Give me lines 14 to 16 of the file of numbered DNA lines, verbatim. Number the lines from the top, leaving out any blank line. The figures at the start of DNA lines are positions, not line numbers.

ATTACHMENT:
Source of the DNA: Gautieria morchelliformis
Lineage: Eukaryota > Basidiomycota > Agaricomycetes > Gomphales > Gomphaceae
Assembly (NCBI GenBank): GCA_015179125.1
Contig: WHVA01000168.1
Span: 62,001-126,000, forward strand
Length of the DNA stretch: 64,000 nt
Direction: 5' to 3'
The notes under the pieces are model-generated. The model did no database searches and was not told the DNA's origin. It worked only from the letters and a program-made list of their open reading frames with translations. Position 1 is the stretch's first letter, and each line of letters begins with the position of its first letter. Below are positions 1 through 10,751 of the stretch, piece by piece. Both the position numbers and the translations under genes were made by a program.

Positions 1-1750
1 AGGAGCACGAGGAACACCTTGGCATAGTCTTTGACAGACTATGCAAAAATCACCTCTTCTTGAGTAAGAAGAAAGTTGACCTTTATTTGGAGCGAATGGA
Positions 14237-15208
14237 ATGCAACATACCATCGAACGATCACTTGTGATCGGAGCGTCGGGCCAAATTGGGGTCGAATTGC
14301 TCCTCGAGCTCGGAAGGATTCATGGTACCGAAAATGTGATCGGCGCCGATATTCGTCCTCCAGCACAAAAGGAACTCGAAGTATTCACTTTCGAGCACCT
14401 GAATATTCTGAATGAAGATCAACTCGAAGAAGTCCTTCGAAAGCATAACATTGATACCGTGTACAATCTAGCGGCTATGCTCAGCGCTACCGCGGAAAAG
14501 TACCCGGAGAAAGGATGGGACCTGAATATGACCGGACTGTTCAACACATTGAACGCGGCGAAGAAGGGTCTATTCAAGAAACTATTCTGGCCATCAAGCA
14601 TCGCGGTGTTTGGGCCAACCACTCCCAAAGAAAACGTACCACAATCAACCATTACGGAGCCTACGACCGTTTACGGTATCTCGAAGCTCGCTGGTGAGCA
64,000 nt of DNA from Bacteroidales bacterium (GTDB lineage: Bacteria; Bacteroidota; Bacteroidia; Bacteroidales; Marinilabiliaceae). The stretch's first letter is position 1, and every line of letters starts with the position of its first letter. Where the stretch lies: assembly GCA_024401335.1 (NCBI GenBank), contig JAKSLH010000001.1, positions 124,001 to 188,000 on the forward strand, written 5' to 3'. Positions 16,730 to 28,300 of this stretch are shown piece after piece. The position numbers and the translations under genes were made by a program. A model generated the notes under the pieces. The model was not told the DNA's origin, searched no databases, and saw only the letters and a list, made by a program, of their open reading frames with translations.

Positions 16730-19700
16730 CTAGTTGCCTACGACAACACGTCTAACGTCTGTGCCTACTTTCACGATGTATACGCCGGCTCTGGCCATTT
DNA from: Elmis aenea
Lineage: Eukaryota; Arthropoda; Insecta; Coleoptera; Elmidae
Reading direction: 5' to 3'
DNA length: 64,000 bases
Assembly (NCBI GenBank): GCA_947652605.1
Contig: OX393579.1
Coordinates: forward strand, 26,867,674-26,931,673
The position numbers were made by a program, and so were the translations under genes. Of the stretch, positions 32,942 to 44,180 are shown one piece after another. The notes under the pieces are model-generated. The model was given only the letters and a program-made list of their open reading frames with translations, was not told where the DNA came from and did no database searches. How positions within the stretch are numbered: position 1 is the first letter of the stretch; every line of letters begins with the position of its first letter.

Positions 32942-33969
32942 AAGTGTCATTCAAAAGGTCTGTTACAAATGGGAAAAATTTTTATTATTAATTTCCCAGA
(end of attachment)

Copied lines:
14401 GAATATTCTGAATGAAGATCAACTCGAAGAAGTCCTTCGAAAGCATAACATTGATACCGTGTACAATCTAGCGGCTATGCTCAGCGCTACCGCGGAAAAG
14501 TACCCGGAGAAAGGATGGGACCTGAATATGACCGGACTGTTCAACACATTGAACGCGGCGAAGAAGGGTCTATTCAAGAAACTATTCTGGCCATCAAGCA
14601 TCGCGGTGTTTGGGCCAACCACTCCCAAAGAAAACGTACCACAATCAACCATTACGGAGCCTACGACCGTTTACGGTATCTCGAAGCTCGCTGGTGAGCA